Bringing a new puppy home yields so much joy…and so many challenges! Between new routines, training, frequent trips outside, and the constant attention puppies require, the puppy experience can be exhausting for new puppy families. By the time bedtime rolls around, the humans are ready to rest. But what happens if your new little furry bundle of joy won’t settle down and sleep?
Similar to babies, puppies can benefit from a nightly routine designed to help comfort them and prepare them for rest time. Getting into a night routine takes time, but laying a solid foundation of peaceful nighttime rituals is an effective long-term strategy to promote healthy sleep patterns.
Why Can’t Puppies Get Settled?
Puppies often struggle with settling down at night. This can happen for several reasons. During the first few nights in a new home, puppies may miss the comfort of their mother and littermates. Ideally, puppies spend the first 12 weeks of life with their mothers before being separated. By the end of that time, puppies should be feeling more confident, but it still takes time to adapt to the separation. Puppies need to eliminate more frequently because their bladders are small and they have not yet learned good control of urination. Generally, a puppy can hold his or her bladder for about 1 hour for each month of life. This means that a 3-month-old puppy can only be expected to go about 3 hours in between bathroom breaks, even under ideal circumstances! Finally, puppies may feel anxiety about the unfamiliar sounds and smells around them.
Addressing these challenges head-on is critical for getting your puppy settled and comfortable — and for bonding with you. Good Life Veterinary Care is here to help you navigate the home acclimation process! Our veterinarians and veterinary technicians will be more than happy to assist you and provide some additional tips to make those first few weeks a little easier.
Helping Puppies Acclimate to Their New Surroundings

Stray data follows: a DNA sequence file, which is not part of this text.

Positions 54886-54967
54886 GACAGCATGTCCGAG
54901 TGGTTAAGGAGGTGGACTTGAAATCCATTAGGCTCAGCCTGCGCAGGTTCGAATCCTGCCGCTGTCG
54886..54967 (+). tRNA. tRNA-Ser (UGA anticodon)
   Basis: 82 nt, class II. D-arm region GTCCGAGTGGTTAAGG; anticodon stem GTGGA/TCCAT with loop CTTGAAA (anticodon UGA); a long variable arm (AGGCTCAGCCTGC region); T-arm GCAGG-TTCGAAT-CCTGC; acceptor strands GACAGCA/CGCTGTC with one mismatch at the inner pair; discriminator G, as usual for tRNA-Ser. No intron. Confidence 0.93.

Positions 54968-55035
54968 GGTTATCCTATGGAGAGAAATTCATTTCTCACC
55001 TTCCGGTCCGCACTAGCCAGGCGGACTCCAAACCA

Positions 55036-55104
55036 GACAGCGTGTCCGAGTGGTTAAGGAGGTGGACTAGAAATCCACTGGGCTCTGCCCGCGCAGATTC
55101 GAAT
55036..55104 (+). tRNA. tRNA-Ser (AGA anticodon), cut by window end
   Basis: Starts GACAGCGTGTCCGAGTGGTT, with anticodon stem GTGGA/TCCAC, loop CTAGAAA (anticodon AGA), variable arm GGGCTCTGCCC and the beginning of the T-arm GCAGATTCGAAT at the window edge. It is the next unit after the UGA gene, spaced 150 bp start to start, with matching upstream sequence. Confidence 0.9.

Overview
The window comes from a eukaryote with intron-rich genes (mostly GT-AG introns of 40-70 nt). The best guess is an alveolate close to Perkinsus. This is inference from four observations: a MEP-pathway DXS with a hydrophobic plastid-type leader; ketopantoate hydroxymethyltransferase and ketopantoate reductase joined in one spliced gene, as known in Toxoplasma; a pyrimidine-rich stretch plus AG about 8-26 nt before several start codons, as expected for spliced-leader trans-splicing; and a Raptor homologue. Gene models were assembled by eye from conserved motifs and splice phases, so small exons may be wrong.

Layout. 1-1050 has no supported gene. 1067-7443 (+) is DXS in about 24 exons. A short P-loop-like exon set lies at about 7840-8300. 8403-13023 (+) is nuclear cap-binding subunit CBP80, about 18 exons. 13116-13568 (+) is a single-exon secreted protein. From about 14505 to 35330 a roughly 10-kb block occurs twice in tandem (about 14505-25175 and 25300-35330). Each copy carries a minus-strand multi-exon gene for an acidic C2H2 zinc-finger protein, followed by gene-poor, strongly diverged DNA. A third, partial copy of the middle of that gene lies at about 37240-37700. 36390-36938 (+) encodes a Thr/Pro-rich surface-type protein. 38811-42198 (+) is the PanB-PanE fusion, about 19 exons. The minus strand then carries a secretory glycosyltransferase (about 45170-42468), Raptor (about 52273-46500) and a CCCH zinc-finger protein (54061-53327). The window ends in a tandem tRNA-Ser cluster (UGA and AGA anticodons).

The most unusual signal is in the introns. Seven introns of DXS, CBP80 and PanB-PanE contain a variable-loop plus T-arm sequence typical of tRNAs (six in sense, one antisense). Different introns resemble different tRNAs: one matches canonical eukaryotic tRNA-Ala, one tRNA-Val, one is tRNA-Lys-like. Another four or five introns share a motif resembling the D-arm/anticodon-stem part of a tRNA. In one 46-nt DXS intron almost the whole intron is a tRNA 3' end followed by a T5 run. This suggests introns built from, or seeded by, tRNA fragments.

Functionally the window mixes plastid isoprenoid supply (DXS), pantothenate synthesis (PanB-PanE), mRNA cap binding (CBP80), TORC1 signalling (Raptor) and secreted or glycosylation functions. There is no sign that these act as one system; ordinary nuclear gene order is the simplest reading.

Getting puppies acclimated to their new surroundings is essential. We recommend bringing puppies home for the first time early in the day to give them enough time to explore their new environment. We also suggest focusing primarily on the area where your puppy will sleep so there will be less uncertainty about that particular environment. While it’s tempting to let puppies sleep in bed with you, crate training can be instrumental for both safety and consistency. There are several kinds of dog crates available, and you may wish to spend some time experimenting to see which one will make your puppy the most comfortable.
As you probably know, puppies are bursting with energy – especially after they get comfortable with you. We always recommend for puppies to get plenty of exercise throughout the day. Puppies that don’t get regular exercise tend to sleep earlier in the day, which leaves them with excess energy at bedtime. We suggest spending 10-20 minutes every evening playing with your puppy to expend excess energy. You could, for example, go on a walk outdoors with plenty of time for sniffing, work on basic training commands, or practice fetch! It’s also really helpful to give your puppy one last chance to use the restroom before bedtime, as late as possible. Try to avoid feeding your puppy large meals close to bedtime, as this could stimulate the need to eliminate or cause some abdominal discomfort. Small snacks close to bedtime are perfectly fine.
We recommend engaging your puppy’s natural senses (licking, chewing, and sniffing) before bedtime to help create calmness. Playing gentle music or giving your pup a soft chew toy can do wonders to help promote relaxation.
Typically, puppies begin to settle down on their own when they’re around four months old. Every puppy has a different adjustment period depending on his or her demeanor and the consistency of the nighttime routine. Try to remain patient and follow the steps listed above. Remember that you can always call us at Good Life Veterinary Care with questions or concerns, or if you’re just needing some extra advice. You’ve got this.
Good Life Veterinary Care is based in Dublin, Ohio, part of the Greater Columbus area. We aim to promote health and wellbeing for your pet and enrich your bond with your furry companions.
6051 Perimeter Drive, Dublin, OH 43017